by Kaplan BB, Gioio AE, Capano CP, Crispino M, Giuditta A
    DOI:

    Previously, we have reported that the squid giant axon contains a heterogeneous population of polyadenylated mRNAs, as well as biologically active polyribosomes. To define the composition of this unique mRNA population, cDNA libraries were constructed to RNA obtained from the axoplasm of the squid giant axon and the parental cell bodies located in the giant fiber lobe. Here, we report that the giant axon contains mRNAs encoding beta-actin and beta-tubulin. The axonal location of these mRNA species was confirmed by in situ hybridization histochemistry, and their presence in the axoplasmic polyribosome fraction was demonstrated by polymerase chain reaction methodology. Taken together, these findings establish the identity of two relatively abundant members of the axonal mRNA population and suggest that key elements of the cytoskeleton are synthesized de novo in the squid giant axon.

  • Testosterone induction of poly(A)(+)-RNA synthesis and [35S]methionine incorporation into proteins of Rana esculenta Harderian gland.

    Publication Date: 01/04/1992, on Molecular and cellular endocrinology
    by Varriale B, Chieffi-Baccari G, d'Istria M, Di Matteo L, Minucci S, Serino I, Chieffi G
    DOI:

    The role of androgens in the cyclic secretory activity of the Rana esculenta Harderian gland (HG) was studied. Total RNA showed a dramatic increase in October and May when the nuclear androgen receptors peak. During the resumption of the secretory activity a gradual increase of poly(A)(+)-RNA was detected; during the enhancement phase (May) a peak of the poly(A)(+)-RNA fraction was found. In in vitro experiments testosterone increased the incorporation of [3H]uridine into the poly(A)(+)-RNA fraction and also that of [35S]methionine into a newly synthesized protein fraction (100 kDa). The latter effect is prevented by the exposure of the cells to the antiandrogen, cyproterone acetate (CPA). These findings reveal that, besides hamsters, the HG is a target for androgens in the frog.

  • Conformational analysis of an opioid peptide in solvent media that mimic cytoplasm viscosity.

    Publication Date: 01/04/1992, on Biopolymers
    by Temussi PA, Picone D, Saviano G, Amodeo P, Motta A, Tancredi T, Salvadori S, Tomatis R
    DOI: 10.1002/bip.360320412

    Many neuropeptides exert their action between the presynaptic vesicles and postsynaptic transmembrane receptors, crossing different layers of specialized cytoplasm. Biomimetic media usually employed to study bioactive peptides do not reproduce the physico chemical environment of cytoplasm--in particular, the high viscosity of this biological fluid. Here we describe a conformational study of a delta-selective opioid peptide, deltorphin I, at variable temperatures in several biocompatible media characterized by varying values of viscosity and dielectric constant. It was found that only viscosity, among these parameters, induces ordered conformations; that is, it acts as a conformational sieve. This finding suggests that the high viscosity of the intersynaptic fluid contributes, in addition to the membrane catalysis proposed by Schwyzer, in overcoming the so-called entropic barrier to the transition state of peptide-receptor interaction by selecting ordered conformations prior to receptor interaction. The folded conformer found in the 80:20 (v:v) DMSOd6/H2O cryoprotective mixture at 265 K has a shape consistent with those of rigid nonpeptidic opiates.

  • Mallory stain may indicate differential rates of RNA synthesis: I. A seasonal cycle in the harderian gland of the green frog (Rana esculenta).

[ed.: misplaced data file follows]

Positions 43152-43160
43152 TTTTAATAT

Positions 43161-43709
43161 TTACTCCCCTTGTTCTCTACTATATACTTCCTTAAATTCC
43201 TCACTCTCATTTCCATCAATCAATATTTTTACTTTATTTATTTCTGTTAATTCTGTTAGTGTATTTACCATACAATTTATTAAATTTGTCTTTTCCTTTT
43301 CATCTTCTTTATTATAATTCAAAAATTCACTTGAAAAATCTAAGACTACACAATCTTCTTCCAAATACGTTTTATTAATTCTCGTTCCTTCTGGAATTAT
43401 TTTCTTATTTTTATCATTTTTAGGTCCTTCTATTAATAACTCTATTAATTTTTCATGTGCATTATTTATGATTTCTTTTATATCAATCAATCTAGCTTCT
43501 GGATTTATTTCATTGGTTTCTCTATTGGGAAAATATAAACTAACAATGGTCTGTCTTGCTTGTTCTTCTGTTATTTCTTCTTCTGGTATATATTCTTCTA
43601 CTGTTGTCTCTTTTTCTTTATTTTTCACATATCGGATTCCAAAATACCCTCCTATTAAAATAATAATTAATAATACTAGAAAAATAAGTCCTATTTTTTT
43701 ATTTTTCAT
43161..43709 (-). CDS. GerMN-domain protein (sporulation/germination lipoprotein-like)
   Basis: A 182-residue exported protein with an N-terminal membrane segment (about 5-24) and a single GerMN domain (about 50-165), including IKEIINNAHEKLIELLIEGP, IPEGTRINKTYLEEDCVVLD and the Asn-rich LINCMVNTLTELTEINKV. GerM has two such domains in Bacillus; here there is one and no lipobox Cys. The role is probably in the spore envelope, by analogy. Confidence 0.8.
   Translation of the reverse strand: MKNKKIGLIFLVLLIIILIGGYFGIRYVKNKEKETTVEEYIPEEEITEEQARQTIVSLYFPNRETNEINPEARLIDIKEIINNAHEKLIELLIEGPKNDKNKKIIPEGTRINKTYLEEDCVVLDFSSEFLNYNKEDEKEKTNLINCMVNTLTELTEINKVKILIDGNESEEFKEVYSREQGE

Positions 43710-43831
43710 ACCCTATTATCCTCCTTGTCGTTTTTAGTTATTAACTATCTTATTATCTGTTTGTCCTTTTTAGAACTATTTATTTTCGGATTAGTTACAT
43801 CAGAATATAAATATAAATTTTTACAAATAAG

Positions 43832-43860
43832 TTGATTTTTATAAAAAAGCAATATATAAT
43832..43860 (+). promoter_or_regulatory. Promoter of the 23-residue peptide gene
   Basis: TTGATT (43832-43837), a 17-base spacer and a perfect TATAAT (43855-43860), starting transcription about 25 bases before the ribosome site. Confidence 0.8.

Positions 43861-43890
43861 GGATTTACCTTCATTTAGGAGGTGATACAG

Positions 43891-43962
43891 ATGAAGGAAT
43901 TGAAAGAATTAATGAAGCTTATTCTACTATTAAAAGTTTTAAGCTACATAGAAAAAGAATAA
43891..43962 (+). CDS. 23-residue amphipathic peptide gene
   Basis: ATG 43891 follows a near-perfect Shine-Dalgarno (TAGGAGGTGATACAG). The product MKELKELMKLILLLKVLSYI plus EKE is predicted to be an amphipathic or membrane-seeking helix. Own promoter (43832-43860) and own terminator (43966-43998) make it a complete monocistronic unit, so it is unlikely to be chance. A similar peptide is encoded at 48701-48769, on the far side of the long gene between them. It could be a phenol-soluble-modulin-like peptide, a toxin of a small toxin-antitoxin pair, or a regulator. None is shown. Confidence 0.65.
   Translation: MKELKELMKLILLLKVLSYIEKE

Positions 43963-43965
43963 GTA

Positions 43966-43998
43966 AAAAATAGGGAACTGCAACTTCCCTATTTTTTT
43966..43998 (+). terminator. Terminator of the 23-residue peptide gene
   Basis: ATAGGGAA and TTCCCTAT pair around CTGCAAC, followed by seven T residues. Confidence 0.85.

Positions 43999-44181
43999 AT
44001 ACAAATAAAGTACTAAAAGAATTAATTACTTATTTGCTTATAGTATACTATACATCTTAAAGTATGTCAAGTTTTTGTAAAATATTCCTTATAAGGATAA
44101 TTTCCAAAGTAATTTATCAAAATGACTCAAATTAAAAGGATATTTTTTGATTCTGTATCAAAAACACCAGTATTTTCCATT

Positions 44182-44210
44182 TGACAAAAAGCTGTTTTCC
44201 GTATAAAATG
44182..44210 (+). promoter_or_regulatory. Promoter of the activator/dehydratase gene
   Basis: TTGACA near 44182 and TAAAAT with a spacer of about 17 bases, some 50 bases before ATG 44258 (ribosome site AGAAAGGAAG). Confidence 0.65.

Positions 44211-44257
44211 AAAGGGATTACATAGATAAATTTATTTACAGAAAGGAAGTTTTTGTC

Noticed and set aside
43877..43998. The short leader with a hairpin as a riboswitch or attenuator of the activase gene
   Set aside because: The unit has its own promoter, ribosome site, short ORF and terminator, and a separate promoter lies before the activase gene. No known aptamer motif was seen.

Publication Date: 01/01/1992, on European journal of histochemistry : EJH
    by Chieffi Baccari G, Marmorino C, Minucci S, Di Matteo L, Varriale B, d'Istria M, Chieffi G
    DOI:

    When Mallory's trichrome stain is used, acinar nuclei of the Harderian gland of Rana esculenta display different affinities for the dye. Some of the orangiophilic nuclei show affinity for aniline blue (blue nuclei). In the Harderian gland of Rana esculenta their number and the intensity of staining with aniline blue may vary during the year. The affinity for aniline blue disappears following digestion of paraffin sections with RNAase, but not with DNAase or trypsin. Furthermore, in vitro incubation with [5, 6-3H]-Uridine shows a selective incorporation by the majority of blue nuclei. Therefore, the affinity for aniline blue is likely due to increased RNA synthesis. The increment of nuclear RNA shown by these methods is supported by the quantitative determination of total RNAs during the resumption (October) and enhancement (May) of secretory activity, when the percentage of blue nuclei of the acinar cells is at its highest levels of the year. The affinity of RNA-rich nuclei for aniline blue, while others are strictly orangiophil, is discussed on the basis of molecular structure of the dyes used in the staining mixture. Mallory's trichrome stain appears to be an useful tool for detecting changes in cell nuclear status.

  • Short-term memory and verbal learning with auditory phonological coding defect: a neuropsychological case study.

    Publication Date: 01/01/1992, on Brain and cognition
    by Trojano L, Stanzione M, Grossi D
    DOI:

    A patient is described with a rarely reported linguistic syndrome: he could repeat words but not nonwords. The patient produced semantic paraphasias in repetition and could read both words and nonwords flawlessly. His basic difficulties were localized in auditory phonological coding, identifying a clinical picture called "phonemic deafness." Short-term memory and verbal learning results suggested that a standard, selective short-term memory defect can be induced by auditory phonological coding deficits as well as by "pure" short-term memory capacity limitation and other phonological deficits. Findings also provided evidence that lexical-semantic code can allow normal verbal learning.

  • Solution structure of deltorphin I at 265 K: a quantitative NMR study.

    Publication Date: 01/01/1992, on Peptide research
    by Amodeo P, Motta A, Tancredi T, Salvadori S, Tomatis R, Picone D, Saviano G, Temussi PA
    DOI: